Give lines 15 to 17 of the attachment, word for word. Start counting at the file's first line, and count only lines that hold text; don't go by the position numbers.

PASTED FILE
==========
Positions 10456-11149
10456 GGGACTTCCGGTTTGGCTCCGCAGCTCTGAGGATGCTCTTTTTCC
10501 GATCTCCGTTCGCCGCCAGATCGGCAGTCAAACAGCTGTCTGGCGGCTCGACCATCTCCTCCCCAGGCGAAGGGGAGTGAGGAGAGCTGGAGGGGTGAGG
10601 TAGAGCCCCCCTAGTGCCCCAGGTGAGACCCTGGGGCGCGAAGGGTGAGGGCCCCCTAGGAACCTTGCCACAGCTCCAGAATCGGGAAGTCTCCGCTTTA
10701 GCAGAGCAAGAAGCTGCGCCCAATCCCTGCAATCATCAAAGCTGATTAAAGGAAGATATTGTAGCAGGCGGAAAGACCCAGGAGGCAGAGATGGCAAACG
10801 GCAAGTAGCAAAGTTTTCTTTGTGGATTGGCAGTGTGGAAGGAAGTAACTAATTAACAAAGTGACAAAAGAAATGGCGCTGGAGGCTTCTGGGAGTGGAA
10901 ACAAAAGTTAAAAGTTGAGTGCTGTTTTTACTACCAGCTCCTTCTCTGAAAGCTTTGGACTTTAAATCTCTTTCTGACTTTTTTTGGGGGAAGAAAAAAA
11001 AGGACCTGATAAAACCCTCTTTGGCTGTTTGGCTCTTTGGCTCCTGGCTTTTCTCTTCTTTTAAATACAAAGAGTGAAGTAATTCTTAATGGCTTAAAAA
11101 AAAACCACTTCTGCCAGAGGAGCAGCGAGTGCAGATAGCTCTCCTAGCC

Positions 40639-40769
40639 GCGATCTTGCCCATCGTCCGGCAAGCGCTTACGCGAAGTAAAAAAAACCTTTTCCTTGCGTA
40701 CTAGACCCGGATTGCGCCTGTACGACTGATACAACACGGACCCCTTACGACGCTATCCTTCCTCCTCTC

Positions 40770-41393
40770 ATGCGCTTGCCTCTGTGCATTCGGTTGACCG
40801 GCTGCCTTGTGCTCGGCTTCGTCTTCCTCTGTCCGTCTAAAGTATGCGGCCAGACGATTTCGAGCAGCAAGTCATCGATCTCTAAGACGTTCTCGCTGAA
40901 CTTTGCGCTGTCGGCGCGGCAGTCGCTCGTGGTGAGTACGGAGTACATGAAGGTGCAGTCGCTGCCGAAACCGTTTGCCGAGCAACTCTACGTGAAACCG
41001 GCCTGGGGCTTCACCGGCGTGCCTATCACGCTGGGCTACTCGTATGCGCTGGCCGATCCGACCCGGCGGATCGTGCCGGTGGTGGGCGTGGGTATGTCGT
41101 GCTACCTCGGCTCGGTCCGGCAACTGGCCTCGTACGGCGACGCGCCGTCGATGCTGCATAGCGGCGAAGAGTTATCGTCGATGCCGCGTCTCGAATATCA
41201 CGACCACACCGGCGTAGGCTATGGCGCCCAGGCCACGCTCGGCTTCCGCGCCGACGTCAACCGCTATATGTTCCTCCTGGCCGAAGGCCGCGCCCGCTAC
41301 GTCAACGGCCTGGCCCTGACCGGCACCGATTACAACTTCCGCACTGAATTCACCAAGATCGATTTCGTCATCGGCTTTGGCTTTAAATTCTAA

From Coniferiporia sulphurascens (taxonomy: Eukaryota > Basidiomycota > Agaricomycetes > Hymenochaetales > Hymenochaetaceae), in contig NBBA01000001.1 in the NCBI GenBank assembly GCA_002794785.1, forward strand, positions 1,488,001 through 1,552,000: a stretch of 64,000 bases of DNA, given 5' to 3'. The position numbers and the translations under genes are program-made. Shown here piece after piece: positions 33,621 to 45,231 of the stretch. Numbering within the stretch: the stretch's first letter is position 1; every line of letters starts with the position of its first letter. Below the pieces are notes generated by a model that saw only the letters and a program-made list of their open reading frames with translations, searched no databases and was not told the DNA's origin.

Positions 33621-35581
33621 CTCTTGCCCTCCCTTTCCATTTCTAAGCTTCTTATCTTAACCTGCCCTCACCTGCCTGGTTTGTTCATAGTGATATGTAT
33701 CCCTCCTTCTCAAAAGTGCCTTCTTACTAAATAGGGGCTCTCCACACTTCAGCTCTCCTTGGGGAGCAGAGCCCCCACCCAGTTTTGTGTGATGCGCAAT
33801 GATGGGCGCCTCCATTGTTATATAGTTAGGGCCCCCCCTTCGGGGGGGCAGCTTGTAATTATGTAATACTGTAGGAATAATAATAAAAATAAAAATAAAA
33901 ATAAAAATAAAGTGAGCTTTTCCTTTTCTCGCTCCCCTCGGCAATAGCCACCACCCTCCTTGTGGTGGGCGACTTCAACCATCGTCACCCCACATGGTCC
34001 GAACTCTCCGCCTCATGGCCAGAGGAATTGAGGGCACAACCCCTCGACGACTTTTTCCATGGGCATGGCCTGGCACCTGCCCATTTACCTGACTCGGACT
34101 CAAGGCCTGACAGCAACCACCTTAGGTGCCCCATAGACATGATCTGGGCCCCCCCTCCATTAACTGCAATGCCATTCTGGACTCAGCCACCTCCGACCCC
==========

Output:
40801 GCTGCCTTGTGCTCGGCTTCGTCTTCCTCTGTCCGTCTAAAGTATGCGGCCAGACGATTTCGAGCAGCAAGTCATCGATCTCTAAGACGTTCTCGCTGAA
40901 CTTTGCGCTGTCGGCGCGGCAGTCGCTCGTGGTGAGTACGGAGTACATGAAGGTGCAGTCGCTGCCGAAACCGTTTGCCGAGCAACTCTACGTGAAACCG
41001 GCCTGGGGCTTCACCGGCGTGCCTATCACGCTGGGCTACTCGTATGCGCTGGCCGATCCGACCCGGCGGATCGTGCCGGTGGTGGGCGTGGGTATGTCGT